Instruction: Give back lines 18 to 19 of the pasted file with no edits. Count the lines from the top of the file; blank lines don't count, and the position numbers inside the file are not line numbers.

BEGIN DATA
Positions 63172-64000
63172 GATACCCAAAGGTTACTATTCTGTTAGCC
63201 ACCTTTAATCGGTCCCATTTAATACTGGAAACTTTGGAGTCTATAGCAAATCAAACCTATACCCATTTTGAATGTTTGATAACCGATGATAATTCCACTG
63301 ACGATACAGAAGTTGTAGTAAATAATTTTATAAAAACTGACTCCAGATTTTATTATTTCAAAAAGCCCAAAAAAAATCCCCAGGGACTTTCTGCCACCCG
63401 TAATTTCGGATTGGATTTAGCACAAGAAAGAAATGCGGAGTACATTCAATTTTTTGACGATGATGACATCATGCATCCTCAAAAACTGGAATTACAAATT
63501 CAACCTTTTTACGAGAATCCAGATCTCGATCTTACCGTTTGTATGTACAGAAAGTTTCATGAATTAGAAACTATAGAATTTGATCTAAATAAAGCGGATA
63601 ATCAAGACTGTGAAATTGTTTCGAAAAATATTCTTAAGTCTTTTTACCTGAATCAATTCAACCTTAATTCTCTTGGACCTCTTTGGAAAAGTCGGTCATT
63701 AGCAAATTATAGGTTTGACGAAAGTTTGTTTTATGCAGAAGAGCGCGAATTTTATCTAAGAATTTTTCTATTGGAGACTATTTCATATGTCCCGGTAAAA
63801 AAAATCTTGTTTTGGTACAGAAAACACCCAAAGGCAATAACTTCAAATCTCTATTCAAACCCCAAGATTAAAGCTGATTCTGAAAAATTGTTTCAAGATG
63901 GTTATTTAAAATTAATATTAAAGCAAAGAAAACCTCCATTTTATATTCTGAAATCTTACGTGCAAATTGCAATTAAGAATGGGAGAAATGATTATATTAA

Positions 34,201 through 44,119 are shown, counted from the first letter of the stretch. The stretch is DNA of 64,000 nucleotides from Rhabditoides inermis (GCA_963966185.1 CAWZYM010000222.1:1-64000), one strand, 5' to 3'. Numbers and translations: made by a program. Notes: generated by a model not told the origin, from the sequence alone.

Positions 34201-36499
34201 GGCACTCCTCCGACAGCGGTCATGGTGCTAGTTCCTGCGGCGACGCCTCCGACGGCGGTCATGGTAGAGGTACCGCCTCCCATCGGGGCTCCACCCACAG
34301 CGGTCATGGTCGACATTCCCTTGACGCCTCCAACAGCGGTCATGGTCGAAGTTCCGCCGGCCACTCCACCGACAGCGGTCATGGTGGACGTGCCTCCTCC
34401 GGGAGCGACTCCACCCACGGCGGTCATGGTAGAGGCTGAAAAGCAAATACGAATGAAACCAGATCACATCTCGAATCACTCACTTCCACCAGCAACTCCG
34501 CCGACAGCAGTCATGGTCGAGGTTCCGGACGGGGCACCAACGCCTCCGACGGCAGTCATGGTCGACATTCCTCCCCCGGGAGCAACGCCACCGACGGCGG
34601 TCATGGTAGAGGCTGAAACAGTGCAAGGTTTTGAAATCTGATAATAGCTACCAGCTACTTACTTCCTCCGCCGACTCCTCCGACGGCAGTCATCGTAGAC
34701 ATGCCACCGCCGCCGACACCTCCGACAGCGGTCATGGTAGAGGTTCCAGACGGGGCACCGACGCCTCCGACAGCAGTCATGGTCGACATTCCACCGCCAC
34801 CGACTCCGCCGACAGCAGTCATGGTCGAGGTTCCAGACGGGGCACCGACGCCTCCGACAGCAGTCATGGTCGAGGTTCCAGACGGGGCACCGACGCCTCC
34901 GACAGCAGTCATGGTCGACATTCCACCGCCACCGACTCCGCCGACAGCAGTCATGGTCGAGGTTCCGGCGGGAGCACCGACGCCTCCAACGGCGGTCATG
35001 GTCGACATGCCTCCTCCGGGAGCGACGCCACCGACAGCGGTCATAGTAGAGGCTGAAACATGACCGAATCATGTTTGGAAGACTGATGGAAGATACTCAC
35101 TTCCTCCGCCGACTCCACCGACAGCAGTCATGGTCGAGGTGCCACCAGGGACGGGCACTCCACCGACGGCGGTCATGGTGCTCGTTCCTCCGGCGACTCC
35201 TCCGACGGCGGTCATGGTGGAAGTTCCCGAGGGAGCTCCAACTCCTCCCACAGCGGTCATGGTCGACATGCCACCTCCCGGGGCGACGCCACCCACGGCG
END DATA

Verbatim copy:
34701 ATGCCACCGCCGCCGACACCTCCGACAGCGGTCATGGTAGAGGTTCCAGACGGGGCACCGACGCCTCCGACAGCAGTCATGGTCGACATTCCACCGCCAC
34801 CGACTCCGCCGACAGCAGTCATGGTCGAGGTTCCAGACGGGGCACCGACGCCTCCGACAGCAGTCATGGTCGAGGTTCCAGACGGGGCACCGACGCCTCC